MANCHESTER, N.H. – “I will not be the president you turn the volume down on, I will be the president you are proud of.”
Those were final words from U.S. Senator Amy Klobuchar as she shared her thoughts on a variety of economic topics at Manchester Community College on Friday.
Hosted by Manchester Community College, the New Hampshire Union Leader and Goldman Sachs, the event was split between a question and answer session between Klobuchar (D-Minn.) and the New Hampshire Union Leader’s David Solomon as well as a series of questions from an assembled audience of students and local area residents.
Klobuchar spent portions of the event drawing contrasts between herself and President Trump, most notably in that final comment where she hearkened back to a time when a president’s statements were treated with reverence by all rather than trepidation by many.
She also criticized Trump’s gloating about the economy already in place when his term started, ignoring bipartisan immigration reform that could add billions of dollars into the national economy as well as Trump’s erratic negotiation policy in trade negotiations with China. There, she said Trump’s inability to keep his promises or threats harmed American credibility as well as farmers and manufacturing companies across the country.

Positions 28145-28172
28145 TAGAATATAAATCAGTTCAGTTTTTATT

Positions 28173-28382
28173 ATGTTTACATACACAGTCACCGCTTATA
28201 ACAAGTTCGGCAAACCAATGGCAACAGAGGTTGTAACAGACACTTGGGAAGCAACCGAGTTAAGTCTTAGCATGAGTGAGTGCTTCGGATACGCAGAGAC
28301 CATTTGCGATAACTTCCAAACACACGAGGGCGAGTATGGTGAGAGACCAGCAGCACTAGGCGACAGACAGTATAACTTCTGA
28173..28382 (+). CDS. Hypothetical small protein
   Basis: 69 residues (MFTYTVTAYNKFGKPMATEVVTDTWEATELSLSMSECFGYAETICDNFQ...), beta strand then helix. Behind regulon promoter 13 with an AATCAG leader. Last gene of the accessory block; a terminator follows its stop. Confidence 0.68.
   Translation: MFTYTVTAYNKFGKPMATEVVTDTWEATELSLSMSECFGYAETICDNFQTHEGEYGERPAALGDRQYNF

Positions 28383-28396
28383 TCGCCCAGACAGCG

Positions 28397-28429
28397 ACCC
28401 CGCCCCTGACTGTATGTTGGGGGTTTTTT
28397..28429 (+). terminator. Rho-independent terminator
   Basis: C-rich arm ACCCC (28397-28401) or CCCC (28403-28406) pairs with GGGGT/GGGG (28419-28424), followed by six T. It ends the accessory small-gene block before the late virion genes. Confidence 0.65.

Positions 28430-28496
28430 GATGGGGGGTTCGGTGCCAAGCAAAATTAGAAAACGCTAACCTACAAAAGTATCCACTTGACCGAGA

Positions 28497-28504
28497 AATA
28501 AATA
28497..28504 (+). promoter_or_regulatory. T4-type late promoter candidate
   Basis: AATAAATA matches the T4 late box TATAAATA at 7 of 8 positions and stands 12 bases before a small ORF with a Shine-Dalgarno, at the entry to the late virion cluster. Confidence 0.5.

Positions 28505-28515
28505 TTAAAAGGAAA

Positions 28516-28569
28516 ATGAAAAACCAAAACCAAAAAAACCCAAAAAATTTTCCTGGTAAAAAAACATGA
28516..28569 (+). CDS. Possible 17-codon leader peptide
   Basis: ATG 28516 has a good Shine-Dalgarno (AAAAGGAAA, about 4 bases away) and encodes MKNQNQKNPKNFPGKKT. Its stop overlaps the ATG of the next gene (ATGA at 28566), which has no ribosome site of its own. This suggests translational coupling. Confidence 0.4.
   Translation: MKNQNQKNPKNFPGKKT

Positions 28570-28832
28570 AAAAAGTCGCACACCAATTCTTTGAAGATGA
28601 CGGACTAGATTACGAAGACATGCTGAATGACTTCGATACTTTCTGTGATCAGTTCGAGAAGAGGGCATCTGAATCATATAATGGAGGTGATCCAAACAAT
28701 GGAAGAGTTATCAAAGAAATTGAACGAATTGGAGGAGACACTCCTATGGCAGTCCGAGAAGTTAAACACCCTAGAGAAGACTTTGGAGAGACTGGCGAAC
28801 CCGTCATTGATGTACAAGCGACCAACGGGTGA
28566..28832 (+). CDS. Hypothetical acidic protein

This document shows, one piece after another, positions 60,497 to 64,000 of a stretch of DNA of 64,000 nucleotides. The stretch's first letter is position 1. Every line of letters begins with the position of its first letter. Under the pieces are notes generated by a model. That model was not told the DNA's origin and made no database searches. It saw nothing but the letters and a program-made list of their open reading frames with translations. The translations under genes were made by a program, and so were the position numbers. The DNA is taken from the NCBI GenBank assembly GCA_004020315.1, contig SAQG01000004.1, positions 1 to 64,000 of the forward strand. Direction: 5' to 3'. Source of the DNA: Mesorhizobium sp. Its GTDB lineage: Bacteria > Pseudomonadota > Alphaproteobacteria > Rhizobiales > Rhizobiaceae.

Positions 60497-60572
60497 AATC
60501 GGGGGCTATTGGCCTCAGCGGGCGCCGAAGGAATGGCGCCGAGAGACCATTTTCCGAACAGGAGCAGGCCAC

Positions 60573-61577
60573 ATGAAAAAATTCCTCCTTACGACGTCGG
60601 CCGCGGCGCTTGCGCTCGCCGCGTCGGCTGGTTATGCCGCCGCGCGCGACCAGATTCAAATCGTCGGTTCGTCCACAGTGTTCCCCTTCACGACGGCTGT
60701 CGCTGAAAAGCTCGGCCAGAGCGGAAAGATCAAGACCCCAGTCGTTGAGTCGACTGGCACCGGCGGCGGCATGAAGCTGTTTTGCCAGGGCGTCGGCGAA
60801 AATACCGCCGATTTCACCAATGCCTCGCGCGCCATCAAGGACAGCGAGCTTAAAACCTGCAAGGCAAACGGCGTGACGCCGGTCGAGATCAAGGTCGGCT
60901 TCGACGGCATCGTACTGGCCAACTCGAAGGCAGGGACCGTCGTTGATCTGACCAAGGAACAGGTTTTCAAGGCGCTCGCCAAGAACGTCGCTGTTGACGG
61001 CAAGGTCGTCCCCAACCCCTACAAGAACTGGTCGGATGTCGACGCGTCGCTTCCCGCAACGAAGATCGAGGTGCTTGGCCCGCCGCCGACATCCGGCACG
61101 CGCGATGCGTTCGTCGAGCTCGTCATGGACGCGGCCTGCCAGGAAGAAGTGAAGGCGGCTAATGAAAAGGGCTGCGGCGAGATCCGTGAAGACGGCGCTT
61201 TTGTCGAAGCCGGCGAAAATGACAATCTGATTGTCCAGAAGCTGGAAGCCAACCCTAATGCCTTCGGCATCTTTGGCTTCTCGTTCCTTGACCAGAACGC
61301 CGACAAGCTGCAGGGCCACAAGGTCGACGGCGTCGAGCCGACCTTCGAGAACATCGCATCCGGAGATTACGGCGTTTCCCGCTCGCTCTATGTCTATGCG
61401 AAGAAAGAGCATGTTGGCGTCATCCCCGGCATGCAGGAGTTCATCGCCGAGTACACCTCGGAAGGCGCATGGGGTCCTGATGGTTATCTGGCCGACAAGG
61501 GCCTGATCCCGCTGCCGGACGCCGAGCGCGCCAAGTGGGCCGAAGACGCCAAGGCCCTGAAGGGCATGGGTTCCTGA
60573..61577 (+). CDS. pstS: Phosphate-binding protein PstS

While Klobuchar agreed that China has not been a good actor in several areas such as intellectual property theft and currency manipulation, she stressed the need to work with allies rather than a “tweet war.”
Outside of her barbs against Trump, the majority of her comments were geared toward reinvestment of some kind, ranging from infrastructure to student loan debt forgiveness.
Klobuchar said she does not believe in universal debt forgiveness, particularly regarding those not in need of financial assistance, but she stressed the importance of helping students through apprenticeship programs and full debt forgiveness for students who enroll in one or two-year programs for in-demand vocational trades, such as those being taught at the community college.
On that point, she also voiced support for doubling Pell Grant funding as well as greater economic education for younger students.
With greater independence from debt, she noted that millennials graduating from college would be far more likely to engage in the economy than they do today in areas like home ownership.
That general theme of greater access to prosperity to the disadvantaged was a general theme of Klobuchar’s answers, highlighting the state of labor unions in Wisconsin several years ago during the tenure of Governor Scott Walker and how economic growth was higher in her home state thanks to robust unions.
When asked about how she would win in red and purple states, she cited over 100 pieces of bipartisan legislation passed during her time in the Senate, as well as the fact that she has won every congressional district in Minnesota during her three senatorial elections through a mix of reaching out to independents and moderate Republicans as well as lessons learned during her 14 years in the private sector.